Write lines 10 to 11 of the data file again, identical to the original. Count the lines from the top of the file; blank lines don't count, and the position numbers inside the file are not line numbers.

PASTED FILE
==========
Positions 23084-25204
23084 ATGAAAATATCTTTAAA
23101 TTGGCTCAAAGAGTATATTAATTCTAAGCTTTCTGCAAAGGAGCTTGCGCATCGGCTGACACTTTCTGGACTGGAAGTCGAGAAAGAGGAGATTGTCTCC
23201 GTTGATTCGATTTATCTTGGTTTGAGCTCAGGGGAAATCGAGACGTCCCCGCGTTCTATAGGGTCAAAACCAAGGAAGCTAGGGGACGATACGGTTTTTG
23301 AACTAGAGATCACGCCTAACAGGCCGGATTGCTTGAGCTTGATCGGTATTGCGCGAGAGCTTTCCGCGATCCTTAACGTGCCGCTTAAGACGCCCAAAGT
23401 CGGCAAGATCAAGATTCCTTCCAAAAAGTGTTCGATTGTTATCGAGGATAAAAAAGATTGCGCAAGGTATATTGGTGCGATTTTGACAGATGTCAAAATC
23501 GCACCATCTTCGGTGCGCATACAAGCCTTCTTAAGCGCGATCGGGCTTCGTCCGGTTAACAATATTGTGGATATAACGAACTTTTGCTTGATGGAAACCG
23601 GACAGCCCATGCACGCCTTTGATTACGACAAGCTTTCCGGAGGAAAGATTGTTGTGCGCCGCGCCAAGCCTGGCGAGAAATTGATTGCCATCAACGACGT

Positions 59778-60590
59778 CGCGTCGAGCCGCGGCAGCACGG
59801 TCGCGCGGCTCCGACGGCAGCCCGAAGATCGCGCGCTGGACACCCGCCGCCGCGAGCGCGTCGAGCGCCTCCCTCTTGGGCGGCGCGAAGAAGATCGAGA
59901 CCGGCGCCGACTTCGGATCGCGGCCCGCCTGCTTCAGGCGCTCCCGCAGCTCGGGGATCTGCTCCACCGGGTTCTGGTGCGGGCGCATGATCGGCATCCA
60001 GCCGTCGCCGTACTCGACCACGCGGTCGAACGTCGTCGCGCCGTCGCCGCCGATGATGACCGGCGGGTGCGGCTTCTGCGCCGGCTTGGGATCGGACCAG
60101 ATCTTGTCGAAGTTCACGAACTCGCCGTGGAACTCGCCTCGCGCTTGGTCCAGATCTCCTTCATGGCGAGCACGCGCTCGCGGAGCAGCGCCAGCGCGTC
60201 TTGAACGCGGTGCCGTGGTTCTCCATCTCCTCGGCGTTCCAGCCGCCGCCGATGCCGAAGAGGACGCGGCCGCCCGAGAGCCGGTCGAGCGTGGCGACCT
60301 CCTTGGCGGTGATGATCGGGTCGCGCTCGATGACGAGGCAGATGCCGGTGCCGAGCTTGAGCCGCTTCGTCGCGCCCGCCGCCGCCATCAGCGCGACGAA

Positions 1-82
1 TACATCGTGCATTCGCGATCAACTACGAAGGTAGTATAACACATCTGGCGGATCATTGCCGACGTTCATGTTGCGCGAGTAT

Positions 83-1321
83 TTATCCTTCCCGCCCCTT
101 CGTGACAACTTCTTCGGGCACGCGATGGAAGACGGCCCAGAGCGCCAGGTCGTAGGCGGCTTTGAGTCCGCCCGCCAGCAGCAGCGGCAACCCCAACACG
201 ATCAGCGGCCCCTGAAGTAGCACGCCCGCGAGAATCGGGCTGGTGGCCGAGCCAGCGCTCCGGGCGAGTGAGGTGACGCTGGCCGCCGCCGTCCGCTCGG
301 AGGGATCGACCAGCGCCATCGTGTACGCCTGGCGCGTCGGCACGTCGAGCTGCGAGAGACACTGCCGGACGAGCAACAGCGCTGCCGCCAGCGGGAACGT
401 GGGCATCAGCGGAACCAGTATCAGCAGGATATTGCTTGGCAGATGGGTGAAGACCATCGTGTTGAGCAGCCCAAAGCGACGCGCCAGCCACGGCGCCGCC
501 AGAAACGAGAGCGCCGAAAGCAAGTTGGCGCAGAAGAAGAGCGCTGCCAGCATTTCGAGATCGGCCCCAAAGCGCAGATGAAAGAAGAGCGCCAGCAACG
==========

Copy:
59778 CGCGTCGAGCCGCGGCAGCACGG
59801 TCGCGCGGCTCCGACGGCAGCCCGAAGATCGCGCGCTGGACACCCGCCGCCGCGAGCGCGTCGAGCGCCTCCCTCTTGGGCGGCGCGAAGAAGATCGAGA